Credit cards are a right of passage in a way. As soon as you hit 18, the offers come rolling in via the mail, your email, or in store where the clerk at the register tries to convince you to get a card every time you check out.
Since credit cards and credit card companies are a dime a dozen, you really have the upper hand. The reason being, you can decide to take a credit card sent to you in the mail and apply for it, or you can wait until a better deal comes along. Some credit cards are a rip off because they have high interest rates, and others are a steal of a deal, especially if you snag them up when the company is doing some sort of promotional deal.
In any case, credit cards are far from evil, as some people like to think. In fact, here are 2 things having a credit card will actually teach you about finances:
Interest Is Not Your Friend
Even this argument is less than fair. Interest isn’t your friend if you’re a part of the normal world of consumers, but if you decide to get into the business of banking and lending, interest is your best bud because it’s how you make money. Having a credit card will teach you a bit about what it’s like to be an adult.
You’ll make a purchase on the card, but if you neglect to pay it off, you’ll start accumulating debt. If that debt goes to long without being addressed, the interest will compound and you’ll be left with an enormous sum to pay off that is much more than you borrowed in the first place. If you learn from a young age about interest and credit cards, you’ll be able to learn what’s a good card to have, and when to fold your cards and just spend money the old fashioned way.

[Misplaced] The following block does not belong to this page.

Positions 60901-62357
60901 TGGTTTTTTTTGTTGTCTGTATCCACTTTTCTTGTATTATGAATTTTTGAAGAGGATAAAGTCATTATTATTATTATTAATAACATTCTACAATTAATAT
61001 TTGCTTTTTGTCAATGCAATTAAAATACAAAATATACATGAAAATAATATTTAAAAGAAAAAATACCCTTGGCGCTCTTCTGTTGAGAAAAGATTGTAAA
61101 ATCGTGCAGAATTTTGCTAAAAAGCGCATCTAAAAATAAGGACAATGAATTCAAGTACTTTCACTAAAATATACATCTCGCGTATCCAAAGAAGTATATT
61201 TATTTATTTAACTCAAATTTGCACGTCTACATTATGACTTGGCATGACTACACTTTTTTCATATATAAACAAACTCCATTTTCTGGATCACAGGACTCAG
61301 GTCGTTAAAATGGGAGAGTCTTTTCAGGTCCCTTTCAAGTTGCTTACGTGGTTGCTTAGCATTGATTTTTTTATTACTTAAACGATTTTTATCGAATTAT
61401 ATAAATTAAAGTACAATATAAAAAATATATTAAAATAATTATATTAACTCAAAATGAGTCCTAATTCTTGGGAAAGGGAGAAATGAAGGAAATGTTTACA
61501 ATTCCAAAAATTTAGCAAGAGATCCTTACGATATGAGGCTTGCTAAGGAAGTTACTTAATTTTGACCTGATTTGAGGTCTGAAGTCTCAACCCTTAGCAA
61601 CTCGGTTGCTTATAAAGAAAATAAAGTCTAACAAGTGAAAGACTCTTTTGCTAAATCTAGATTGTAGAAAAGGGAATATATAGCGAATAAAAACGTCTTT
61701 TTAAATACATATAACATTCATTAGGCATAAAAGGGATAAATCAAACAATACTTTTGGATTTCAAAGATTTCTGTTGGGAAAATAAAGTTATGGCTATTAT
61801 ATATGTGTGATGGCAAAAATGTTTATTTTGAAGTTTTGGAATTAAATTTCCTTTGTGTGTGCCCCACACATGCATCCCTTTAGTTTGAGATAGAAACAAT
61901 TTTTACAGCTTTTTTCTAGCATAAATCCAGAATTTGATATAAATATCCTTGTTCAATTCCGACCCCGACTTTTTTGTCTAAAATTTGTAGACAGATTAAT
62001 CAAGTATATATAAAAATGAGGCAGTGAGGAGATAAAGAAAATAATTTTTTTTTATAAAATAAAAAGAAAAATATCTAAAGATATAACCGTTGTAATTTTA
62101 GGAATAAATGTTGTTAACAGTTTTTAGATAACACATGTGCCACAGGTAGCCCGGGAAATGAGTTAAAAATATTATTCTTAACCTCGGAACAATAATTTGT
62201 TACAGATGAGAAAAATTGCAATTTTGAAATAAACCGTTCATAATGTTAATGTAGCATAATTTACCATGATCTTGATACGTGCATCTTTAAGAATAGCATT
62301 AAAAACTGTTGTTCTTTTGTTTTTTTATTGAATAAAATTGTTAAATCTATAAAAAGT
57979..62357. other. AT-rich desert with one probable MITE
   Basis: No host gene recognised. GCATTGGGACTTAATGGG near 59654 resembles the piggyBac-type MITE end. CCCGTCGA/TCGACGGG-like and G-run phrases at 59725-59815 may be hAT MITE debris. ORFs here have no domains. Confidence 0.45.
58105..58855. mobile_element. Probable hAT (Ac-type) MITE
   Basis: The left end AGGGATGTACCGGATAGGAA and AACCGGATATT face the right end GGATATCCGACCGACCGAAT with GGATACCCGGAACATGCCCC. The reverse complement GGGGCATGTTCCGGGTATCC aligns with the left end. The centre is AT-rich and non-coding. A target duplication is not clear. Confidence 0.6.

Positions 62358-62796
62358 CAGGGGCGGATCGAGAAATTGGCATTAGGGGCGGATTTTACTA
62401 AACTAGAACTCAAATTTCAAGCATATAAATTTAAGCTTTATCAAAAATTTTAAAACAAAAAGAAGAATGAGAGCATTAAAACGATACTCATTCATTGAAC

You Can Make Your Money Work For You
If you have a lack of money in the bank, that’s that. You can’t pay your bills, you can’t eat, you’re stuck. But credit cards make life go on because they’re a lifeline when things become difficult. Did you know that credit cards teach you how to make your money actually work for you instead of against you? It’s true. Ever hear of airline credit cards or store-based credit cards? The airline or company you sign up for will lend you money in exchange for perks.
If you learn to spend your money first on your credit card to accrue miles or points, you can obtain free flights or merchandise just for using the card as a stop through point. As long as you have the money in your bank and you pay it off every month, you’ll be fine.
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